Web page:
Bold and Beautiful Balcony Beauties

“Just living is not enough,” said the butterfly, “one must have sunshine, freedom, and a little flower.”

Hans Christian Anderson

I had been noticing the plant for a couple of days that lay abandoned in the common passage area outside my flat. The soil in the flowering pot was hard and dry, devoid of any signs of moisture content. I wondered if it was left behind by the tenant of my neighbouring flat, who had vacated a few days ago. The plant had a strange appearance. There were hardly any leaves, perhaps just 4 or 5. It had a thick stem of about 30 cm. arising from a bulbous and twisted base. I had no clue what plant this was but it’s unusual look attracted me.

This was before the pandemic, more than 2 years back. I got it inside my home, replanted it in a different pot and found a place for it in my balcony. Soon enough the very few leaves of the plant withered away and the stems wore a bare look. I wondered if the plant was about to die. A few days passed and it remained the same, even though I watered it regularly. The thick stem and its bulbous base seemed alive, but I was certain that its days were numbered. I let it be without bothering to give any special care.

More flowers than leaves!

A few weeks passed and one day the leaves reappeared, just three or four. Needless to say, I was very happy. A few months down the line, the plant threw up a huge surprise for me. I noticed tiny buds appearing and there were several of them. Extremely excited and intrigued beyond words, I spent the next few days in patient eagerness. I had no idea this was a flowering plant! I have always had only green plants and succulents in my balcony, which was quite by choice. I always maintained that flowering plants need more maintenance and they look good only when the flowers bloom. Ornamental greens on the other hand are evergreen. An opinion that was about to change.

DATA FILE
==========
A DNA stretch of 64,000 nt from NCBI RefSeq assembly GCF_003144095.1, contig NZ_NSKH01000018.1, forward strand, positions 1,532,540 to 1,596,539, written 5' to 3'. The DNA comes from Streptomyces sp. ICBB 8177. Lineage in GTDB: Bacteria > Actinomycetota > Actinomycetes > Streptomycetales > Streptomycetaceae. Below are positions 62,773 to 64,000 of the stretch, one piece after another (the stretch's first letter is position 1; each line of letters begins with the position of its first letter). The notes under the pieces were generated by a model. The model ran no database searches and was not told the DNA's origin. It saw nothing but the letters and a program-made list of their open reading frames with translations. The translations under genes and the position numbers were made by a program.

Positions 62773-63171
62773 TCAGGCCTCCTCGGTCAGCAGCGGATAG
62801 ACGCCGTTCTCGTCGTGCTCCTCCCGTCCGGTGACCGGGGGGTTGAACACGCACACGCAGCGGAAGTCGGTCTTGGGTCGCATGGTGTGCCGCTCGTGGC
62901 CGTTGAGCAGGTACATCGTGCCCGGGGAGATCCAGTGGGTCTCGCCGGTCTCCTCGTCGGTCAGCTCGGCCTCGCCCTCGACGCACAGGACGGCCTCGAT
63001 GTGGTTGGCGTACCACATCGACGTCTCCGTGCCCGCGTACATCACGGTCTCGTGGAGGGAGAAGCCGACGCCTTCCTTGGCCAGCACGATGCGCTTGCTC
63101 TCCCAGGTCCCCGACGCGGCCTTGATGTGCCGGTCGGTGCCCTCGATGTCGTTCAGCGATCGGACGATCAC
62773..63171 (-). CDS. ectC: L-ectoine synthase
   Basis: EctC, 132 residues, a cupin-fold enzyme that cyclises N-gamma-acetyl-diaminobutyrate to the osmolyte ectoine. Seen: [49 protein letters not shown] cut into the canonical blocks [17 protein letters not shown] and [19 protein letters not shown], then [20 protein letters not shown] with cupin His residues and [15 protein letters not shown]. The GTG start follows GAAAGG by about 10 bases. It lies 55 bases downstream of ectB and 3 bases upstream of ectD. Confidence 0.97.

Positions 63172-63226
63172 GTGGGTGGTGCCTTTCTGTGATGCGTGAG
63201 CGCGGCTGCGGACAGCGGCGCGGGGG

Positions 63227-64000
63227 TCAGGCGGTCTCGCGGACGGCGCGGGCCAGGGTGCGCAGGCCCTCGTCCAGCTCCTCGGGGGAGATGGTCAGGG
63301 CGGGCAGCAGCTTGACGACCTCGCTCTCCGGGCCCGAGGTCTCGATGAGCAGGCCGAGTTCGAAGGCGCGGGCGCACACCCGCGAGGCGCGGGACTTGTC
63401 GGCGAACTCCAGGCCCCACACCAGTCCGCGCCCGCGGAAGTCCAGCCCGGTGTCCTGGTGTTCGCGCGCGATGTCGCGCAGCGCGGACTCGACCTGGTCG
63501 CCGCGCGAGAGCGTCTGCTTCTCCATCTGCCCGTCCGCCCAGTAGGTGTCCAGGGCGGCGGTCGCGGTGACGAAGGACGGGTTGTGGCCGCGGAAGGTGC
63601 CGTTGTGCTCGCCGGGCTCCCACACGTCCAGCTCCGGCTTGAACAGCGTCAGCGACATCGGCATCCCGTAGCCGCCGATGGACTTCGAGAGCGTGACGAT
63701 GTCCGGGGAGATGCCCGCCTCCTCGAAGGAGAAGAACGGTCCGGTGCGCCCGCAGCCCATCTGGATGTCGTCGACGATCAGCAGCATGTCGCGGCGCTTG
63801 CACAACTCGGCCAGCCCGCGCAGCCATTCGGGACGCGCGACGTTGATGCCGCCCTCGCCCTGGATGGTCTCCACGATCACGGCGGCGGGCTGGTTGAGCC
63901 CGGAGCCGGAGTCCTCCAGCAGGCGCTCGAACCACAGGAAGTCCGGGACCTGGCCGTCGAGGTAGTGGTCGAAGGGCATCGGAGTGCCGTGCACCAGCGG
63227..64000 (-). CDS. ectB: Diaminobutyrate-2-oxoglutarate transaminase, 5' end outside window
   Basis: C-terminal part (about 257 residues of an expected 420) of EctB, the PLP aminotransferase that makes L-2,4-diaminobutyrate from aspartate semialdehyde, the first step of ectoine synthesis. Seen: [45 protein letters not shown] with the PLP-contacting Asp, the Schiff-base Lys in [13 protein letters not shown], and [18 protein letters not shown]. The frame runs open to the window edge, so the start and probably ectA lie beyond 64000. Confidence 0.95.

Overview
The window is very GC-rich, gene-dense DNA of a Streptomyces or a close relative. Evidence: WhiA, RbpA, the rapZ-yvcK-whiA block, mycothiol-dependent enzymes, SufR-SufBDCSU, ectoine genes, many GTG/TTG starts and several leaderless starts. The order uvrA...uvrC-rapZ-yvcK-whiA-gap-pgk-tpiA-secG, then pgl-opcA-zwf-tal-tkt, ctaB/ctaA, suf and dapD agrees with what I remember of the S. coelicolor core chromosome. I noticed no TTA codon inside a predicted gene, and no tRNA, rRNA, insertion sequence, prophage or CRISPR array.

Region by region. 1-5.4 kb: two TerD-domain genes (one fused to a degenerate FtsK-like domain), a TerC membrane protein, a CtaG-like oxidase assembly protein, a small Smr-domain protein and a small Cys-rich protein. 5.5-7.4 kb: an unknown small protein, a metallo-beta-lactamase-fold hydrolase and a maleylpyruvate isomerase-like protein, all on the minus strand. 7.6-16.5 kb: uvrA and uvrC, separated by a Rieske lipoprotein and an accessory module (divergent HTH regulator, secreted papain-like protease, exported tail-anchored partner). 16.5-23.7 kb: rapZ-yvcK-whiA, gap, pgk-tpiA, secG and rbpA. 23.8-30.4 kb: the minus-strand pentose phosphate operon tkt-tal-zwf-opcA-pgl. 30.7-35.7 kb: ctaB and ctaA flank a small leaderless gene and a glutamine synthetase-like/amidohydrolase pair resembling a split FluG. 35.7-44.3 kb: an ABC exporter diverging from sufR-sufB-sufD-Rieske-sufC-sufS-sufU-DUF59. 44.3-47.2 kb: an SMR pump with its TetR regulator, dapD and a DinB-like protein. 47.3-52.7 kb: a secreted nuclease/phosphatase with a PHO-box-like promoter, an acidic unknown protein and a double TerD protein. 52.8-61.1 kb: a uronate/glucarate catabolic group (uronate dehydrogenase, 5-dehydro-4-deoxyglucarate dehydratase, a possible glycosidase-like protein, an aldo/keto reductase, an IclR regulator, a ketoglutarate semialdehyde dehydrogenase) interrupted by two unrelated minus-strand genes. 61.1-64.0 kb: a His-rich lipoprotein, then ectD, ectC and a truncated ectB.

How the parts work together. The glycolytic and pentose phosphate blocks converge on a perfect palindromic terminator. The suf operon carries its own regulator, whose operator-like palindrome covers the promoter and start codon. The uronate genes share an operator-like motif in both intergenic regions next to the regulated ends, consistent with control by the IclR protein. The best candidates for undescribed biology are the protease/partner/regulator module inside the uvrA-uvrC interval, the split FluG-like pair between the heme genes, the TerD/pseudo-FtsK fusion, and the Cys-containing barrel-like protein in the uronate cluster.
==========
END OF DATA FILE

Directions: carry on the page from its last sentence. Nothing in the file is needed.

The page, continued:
The first thing I did every morning was observing the buds as they grew and changed every single day. One morning radiant bright pink flowers bloomed in my small plant. And there wasn’t just one, but multiple. Luscious and ravishingly attractive. My elation knew no bounds. Each flower lasted several days, before withering away. The blooming continued profusely for few weeks adding colour to my balcony and joy to my heart. I learnt this was Desert Rose or Adenium obesum.

Right now, my Desert Rose plant has bloomed once again. The resplendent, pink, trumpet-shaped flowers are adding exuberance and profound joy to the monotone called life!

The bud flowers!
Random Tit-Bits About Desert Rose or Adenium obesum
  • It’s not a Rose and has no similarity to the Rose Plant in any way.
  • It is an evergreen xerophytic succulent shrub, native to Africa, the Middle East, and Madagascar.
  • It’s a good candidate for bonsai plants, given the thick succulent trunk, thin and delicate leaves.
  • It typically blooms for several weeks throughout spring and summer.
  • Its flowers may be red, pink, or white. Pink being the most common.
  • Its sap is toxic and if ingested can be lethal but has medicinal properties too.
  • It is a sun-lover and thrives in bright sunshine.
  • The pink flowers symbolize rejuvenation and is associated with peace, happiness, and prosperity.